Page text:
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Dream Abandoned

Beth Firestone

When seasonal catalogues beginning arriving in the mail, I can’t resist looking inside … I just love those October catalogues embellished with leaves and pumpkins; November issues adorned with cozy sweaters and candlelit turkey dinners; and December ones bedecked with trees, ornamented with pretty little lights. Although I have been frum for about twenty-five years, something about this time of year, in all of its seasonal glory, stirs up a place inside of me. Doesn’t sound very Jewish, does it?

Wednesday, October 20, 2010

I have a confession to make. When seasonal catalogues beginning arriving in the mail, I can’t resist looking inside … I just love those October catalogues embellished with autumn leaves and pumpkins; November catalogues adorned with cozy sweaters and candlelit turkey dinners; and December catalogues bedecked with evergreen trees, ornamented with pretty little bulbs and lights. Although I have been frum for about twenty-five years, something about this time of year, in all of its seasonal glory, stirs up a place deep inside of me, causing me to long for days gone by. Doesn’t sound very Jewish, does it?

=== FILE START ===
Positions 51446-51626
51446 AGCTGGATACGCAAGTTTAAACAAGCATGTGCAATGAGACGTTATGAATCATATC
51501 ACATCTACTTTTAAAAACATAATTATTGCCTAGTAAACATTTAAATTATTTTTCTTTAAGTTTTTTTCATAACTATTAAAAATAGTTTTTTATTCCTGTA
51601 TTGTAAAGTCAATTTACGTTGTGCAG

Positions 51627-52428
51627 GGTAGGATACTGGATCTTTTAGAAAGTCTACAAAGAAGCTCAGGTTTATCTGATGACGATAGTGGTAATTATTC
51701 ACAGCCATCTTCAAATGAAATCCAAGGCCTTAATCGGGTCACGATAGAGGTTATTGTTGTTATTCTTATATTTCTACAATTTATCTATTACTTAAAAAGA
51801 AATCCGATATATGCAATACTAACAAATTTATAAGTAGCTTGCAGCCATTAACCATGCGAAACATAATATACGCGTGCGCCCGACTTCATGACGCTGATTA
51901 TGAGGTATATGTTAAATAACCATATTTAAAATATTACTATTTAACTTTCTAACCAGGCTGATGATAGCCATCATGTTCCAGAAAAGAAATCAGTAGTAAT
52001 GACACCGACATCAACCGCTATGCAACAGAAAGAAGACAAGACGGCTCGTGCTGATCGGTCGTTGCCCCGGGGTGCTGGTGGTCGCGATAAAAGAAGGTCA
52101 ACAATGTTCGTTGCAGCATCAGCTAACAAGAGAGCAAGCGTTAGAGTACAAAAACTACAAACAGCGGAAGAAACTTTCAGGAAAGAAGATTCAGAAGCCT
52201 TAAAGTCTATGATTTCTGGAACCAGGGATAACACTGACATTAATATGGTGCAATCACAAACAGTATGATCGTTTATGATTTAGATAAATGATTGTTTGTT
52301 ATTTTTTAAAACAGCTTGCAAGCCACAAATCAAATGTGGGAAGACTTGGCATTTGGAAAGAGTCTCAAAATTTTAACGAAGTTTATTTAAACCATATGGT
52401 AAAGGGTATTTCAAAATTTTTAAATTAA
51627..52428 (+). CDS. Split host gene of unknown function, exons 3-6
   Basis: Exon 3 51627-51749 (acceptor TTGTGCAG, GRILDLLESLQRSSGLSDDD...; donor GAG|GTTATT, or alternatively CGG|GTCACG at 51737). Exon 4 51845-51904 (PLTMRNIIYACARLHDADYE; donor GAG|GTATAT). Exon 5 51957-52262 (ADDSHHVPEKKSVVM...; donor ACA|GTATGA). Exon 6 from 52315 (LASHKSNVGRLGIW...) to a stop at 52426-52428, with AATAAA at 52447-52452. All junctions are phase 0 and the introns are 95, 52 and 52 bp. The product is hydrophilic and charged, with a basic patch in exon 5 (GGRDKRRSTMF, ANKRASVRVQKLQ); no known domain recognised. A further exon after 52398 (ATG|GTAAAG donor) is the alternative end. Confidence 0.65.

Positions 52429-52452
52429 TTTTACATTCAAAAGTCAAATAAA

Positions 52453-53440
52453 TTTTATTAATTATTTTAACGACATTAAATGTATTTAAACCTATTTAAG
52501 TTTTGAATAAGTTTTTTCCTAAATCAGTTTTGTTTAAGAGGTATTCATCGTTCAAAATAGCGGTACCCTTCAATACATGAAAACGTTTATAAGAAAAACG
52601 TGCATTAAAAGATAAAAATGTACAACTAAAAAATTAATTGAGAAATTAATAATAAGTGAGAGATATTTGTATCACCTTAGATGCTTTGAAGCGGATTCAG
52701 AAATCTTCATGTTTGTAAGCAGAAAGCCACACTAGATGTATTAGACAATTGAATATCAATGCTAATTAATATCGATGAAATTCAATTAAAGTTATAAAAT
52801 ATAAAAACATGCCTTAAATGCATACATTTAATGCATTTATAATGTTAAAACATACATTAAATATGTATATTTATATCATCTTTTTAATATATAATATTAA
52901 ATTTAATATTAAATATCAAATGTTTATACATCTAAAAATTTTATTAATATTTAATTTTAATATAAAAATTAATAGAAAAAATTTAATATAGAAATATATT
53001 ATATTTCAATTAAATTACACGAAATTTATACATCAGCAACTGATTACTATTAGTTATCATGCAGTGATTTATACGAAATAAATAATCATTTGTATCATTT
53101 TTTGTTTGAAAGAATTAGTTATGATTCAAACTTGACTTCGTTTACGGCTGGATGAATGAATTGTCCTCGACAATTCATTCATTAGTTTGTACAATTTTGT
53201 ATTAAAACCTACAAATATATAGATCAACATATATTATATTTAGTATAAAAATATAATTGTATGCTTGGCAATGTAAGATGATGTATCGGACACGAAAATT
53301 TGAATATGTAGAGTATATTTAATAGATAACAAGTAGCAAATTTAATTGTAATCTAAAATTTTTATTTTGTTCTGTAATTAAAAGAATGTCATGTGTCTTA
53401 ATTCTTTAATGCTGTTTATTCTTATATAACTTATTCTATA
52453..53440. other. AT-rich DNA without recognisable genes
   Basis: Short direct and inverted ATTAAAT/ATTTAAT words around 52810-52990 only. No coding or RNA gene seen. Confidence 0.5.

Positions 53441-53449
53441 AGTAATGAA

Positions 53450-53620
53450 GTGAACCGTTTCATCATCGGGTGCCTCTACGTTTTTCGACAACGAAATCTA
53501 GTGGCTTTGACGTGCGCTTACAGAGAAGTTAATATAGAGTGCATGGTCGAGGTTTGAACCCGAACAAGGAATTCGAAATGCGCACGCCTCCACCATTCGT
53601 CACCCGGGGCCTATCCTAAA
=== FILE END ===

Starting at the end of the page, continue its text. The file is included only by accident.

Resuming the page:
Well, that’s because, growing up, I wasn’t very Jewish. I lived in a small New England town across the street from a farm. You could see the Connecticut River from our back door. In October we carved pumpkins and went trick-or-treating. In November we learned about the pilgrims and ate turkey, and in December we decorated a tree. My best friend was a nice, churchgoing little girl who lived across the street. When my parents uprooted our family from that charming, rural town in Connecticut to the endless, sprawling suburbs of Los Angeles, I was traumatized.

From that time forward, I’d dreamed of returning to New England, where I would make a home of my own and raise a family. Over the years, thanks to my very active imagination and propensity to romanticize just about everything, my dream became a picture of perfection: a charming white clapboard house surrounded by beautiful countryside that changed with the seasons; a wonderful, safe haven for my children.

As they say, man plans and G-d laughs. I married a man from Los Angeles who had no desire to move away from sunny Southern California. Shortly thereafter, we miraculously embraced traditional Judaism, and that changed everything. Over the years, my dream of a simple, quiet country life was overshadowed by the realities of being frum (which was anything but simple and quiet). Overshadowed, but not nullified.

Privately, I still lamented: Why must we put up with daily onslaughts of traffic, smog, offensive billboards, crime and noise, when a cleaner, more peaceful and aesthetically pleasing environment was available? Why, oh, why couldn’t we move to the bucolic hills of northeastern Connecticut where for one-third of the price we pay in Los Angeles, we could be living in a home twice the size?

 

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